Aminopyralid (Herbicide) Use in Pastures and Hayfields

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Aminopyralid is an effective herbicide used on pastures and some hayfields to control many of our problem summer weeds. It is found in products with the names GrazonNext HL and Milestone, as well as others, and provides excellent long-lasting control of noxious weeds such as horse nettle, pigweed (amaranth), ragweed, bitter sneezeweed, arrowleaf sida and thistles.

Aminopyralid works by mimicking the natural plant growth hormone auxin. As the herbicide is absorbed into plant tissue, rapid and uncontrollable growth occurs until the plant “grows itself to death.”  Grasses are highly tolerant to this herbicide because they rapidly metabolize the molecule and sequester it in special parts of the cell so it is no longer available for herbicide action. Many broadleaf plants cannot accomplish the metabolism/sequestration step and succumb to herbicide effects. Fortunately, aminopyralid targets a process that is unique to plants; therefore, humans and other animals are not affected by this herbicide. Livestock can actually graze treated pastures immediately after aminopyralid application because the herbicide quickly passes through the animal with no ill effects and is excreted in manure (urine and feces).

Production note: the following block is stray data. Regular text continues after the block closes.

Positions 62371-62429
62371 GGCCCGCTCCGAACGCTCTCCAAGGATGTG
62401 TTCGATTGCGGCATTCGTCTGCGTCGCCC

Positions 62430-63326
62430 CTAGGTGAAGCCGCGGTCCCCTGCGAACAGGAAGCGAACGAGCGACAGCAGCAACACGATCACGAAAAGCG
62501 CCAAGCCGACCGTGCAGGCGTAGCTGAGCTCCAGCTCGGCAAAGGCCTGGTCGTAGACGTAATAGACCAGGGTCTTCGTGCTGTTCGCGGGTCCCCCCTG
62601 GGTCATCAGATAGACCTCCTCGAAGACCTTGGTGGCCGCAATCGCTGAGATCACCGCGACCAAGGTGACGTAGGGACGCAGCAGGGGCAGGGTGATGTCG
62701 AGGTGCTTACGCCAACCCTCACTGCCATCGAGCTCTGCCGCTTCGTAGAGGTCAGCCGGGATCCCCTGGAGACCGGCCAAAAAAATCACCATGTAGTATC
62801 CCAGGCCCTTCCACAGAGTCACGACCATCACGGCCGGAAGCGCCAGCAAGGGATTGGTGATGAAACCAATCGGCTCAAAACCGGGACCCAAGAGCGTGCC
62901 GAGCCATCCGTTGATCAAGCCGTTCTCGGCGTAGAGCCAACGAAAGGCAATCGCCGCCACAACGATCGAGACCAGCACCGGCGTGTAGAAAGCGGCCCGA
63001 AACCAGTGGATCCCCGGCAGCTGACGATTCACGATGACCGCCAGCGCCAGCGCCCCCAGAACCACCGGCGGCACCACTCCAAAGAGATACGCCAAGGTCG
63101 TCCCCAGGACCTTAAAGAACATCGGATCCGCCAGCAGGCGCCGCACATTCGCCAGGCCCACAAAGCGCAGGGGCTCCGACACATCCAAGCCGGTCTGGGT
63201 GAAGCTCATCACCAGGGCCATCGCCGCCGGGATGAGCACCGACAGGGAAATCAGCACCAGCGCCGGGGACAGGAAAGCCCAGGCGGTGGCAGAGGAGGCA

The residual effect of this herbicide continues to prevent seed germination several months after application and remains active in the manure of animals that have consumed the forage. Hay, straw, or composted manure from animals that have been fed forage (hay or fresh pasture) treated with aminopyralid or similar herbicides, such as clopyralid or picloram, should not be sold or moved from the farm from which it was sprayed and should never be used in a garden where susceptible plants- tomatoes, potatoes, lettuce, beans, and more- are to be grown. If an unwanted area has suspected aminopyralid contamination, a grass or corn crop planted, harvested and removed could help hasten the degradation of the herbicide.

Aminopyralid can be an effective tool for controlling noxious (and sometimes toxic) summer weeds in horse and livestock pastures. If buying or using composted manure from neighbors, always ask what herbicides have been used to avoid damage to susceptible plants. If the residual activity is a concern on your farm, contact the Extension office for help with selecting an appropriate alternative.